Paperback Price: $14.95
Paperback ISBN: 978-1882295531

Selected Poem


“The Sailor cannot see the North—but knows the Needle can—“

The books were all torn apart, sliced along the spines
Light filled all the openings that she in her silence renounced

Still: her handwriting on the papers remembered us to her
The careful matching of the papers’ edges was a road back

One night Muhummad was borne aloft by a winged horse
Taken from the Near Mosque to the Far Mosque

Each book likens itself to lichen,
stitching softly to tree trunks, to rocks

what was given into the Prophet’s ears that night:
A changing of directions—now all the scattered tribes must pray:

Wonder well foundry, well sunborn, sundered and sound here
Well you be found here, foundered and found

The Far Mosque

“Painterly minimalism, open-field technique and Near Eastern traditions together give Ali a neatly varied verbal palette for his smart, quietly attractive poems….his unresting intellect and acoustic talents make him a poet to watch.”
Publishers Weekly

“Ali, author of the novel Quinn’s Passage, reveals a rich and daring poetic voice in his first book of poetry. If one of the poet’s tasks is to revive the mythological powers in things, Ali does so skillfully here.”
Library Journal

“The young T.S. Eliot’s personae in “Gerontion” and other pre-Waste Land poems resonate in Ali’s work, but unlike the studies impersonality and austerity of Eliot, Ali has a vibrant and generous personality that lets one hear the inner music that makes us remember what it is to be human.”
Painted Bride Quarterly

The Far Mosque by Kazim Ali is a book in which the author has managed to render into the English language the universal inner voice. These poems talk to the reader from the realm in which we are all human. What a poet to be able to define spirit using the American vocabulary! These poems, so very different from my own, speak clearly to me. What a gift!”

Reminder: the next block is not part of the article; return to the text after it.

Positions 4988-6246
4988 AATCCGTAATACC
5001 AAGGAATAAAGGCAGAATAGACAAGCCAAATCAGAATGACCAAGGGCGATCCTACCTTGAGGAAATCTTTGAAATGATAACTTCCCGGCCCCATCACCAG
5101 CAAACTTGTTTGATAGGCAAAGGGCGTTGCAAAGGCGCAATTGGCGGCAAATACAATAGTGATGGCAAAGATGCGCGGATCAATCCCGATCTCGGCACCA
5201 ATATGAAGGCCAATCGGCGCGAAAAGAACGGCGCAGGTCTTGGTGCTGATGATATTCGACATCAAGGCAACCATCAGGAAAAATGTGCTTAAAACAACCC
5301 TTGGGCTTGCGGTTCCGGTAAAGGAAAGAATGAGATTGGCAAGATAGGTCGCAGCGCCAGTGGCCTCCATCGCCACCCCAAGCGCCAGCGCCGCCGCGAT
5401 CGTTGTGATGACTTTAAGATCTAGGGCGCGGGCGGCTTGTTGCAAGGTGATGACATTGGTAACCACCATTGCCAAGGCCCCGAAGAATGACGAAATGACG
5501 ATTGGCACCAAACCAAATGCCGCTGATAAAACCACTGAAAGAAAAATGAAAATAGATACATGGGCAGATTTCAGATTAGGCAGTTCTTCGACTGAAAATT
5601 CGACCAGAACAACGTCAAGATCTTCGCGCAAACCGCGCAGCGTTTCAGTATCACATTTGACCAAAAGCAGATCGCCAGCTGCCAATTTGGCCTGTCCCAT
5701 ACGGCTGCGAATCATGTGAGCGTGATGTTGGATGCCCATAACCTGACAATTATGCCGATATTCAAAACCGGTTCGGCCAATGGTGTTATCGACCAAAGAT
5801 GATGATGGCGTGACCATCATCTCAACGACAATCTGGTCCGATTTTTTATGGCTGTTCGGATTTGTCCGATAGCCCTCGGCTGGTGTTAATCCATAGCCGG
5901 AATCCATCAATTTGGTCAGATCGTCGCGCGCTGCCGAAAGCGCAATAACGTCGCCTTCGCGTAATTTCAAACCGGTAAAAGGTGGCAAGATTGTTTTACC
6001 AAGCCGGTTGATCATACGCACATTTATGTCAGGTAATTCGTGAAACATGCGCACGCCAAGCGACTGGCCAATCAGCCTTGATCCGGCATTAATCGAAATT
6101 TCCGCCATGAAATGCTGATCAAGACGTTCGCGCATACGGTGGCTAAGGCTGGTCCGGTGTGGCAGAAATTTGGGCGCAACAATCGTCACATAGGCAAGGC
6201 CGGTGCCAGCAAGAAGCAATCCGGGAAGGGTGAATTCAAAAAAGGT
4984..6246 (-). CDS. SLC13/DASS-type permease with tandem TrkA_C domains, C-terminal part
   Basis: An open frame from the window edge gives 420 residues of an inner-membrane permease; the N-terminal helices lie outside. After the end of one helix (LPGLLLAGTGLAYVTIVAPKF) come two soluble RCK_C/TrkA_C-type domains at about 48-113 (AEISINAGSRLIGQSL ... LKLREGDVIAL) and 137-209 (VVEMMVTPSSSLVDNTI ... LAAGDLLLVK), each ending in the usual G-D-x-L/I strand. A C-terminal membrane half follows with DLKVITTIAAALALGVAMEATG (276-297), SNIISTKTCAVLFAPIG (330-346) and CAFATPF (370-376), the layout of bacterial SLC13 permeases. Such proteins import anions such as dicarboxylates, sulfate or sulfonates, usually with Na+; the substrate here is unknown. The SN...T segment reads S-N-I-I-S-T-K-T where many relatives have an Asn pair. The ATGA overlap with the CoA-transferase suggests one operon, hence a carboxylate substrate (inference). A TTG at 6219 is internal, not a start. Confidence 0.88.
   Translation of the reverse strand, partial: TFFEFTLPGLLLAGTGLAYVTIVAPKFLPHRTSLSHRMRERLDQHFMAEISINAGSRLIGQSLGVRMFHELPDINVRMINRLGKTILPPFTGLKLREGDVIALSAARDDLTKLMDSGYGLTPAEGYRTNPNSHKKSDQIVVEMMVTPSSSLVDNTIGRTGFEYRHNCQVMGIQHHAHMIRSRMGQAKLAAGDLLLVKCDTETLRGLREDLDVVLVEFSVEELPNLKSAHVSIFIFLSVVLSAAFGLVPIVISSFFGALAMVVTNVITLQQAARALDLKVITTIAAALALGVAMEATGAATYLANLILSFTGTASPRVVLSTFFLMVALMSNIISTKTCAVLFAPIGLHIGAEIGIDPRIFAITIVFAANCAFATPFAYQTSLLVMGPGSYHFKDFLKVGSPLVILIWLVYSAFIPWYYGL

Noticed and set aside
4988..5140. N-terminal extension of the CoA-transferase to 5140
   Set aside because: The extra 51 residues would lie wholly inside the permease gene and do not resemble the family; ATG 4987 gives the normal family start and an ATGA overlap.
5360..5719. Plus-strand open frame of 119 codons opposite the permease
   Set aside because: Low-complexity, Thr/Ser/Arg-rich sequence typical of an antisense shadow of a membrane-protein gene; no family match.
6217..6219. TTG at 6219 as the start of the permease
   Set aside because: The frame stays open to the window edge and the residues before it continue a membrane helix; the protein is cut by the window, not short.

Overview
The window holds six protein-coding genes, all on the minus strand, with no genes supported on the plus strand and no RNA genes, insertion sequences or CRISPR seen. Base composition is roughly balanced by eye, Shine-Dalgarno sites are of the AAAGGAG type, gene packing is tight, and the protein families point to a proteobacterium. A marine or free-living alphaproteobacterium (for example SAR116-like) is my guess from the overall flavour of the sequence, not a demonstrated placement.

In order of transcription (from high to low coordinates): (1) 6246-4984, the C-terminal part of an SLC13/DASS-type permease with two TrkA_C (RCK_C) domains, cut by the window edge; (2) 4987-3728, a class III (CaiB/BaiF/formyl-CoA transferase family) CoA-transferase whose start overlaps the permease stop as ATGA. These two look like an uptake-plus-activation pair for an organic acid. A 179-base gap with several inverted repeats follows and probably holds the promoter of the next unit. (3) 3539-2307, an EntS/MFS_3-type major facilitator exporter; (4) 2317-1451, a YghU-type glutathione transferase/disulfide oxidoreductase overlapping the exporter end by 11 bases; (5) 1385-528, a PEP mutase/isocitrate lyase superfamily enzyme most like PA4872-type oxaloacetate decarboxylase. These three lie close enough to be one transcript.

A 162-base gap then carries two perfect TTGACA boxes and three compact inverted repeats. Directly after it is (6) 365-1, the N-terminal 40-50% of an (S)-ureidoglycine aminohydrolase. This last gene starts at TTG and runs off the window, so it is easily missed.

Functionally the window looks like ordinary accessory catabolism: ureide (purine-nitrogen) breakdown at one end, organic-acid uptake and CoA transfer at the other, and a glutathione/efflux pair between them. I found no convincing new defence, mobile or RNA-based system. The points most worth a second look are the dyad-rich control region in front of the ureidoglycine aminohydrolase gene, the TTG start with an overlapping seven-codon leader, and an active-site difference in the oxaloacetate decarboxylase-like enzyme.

—Lucille Clifton

“Kazim Ali’s poems feel both ancient and entirely new, marrying the old Persian tradition of discontinuity to the rapid shifts of postmodern disjunction. This is a first collection of genuine originality and strange distinction, each poem a fragment of the deep notation of one ‘not listening to the music, but to the door.’”
—Mark Doty

“There is a metaphysical feel to this poetry that renders it fit for our globalized age, a geography underwritten by the loss of fixed abode, so that the journey, shifting in all its elements becomes all there is to hold onto. Any resting place reached must be renounced and a future shorn of permanence comes into being, a cliff climb, a strenuous hovering that permits sense to appear.”
—Meena Alexander in American Poet

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